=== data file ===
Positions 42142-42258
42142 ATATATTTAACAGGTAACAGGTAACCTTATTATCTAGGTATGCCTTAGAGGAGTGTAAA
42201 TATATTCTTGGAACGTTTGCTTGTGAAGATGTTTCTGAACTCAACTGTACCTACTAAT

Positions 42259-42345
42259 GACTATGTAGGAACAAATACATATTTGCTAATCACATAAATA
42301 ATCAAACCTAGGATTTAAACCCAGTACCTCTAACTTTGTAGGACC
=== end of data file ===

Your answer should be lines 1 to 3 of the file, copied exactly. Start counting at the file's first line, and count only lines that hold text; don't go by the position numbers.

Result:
Positions 42142-42258
42142 ATATATTTAACAGGTAACAGGTAACCTTATTATCTAGGTATGCCTTAGAGGAGTGTAAA
42201 TATATTCTTGGAACGTTTGCTTGTGAAGATGTTTCTGAACTCAACTGTACCTACTAAT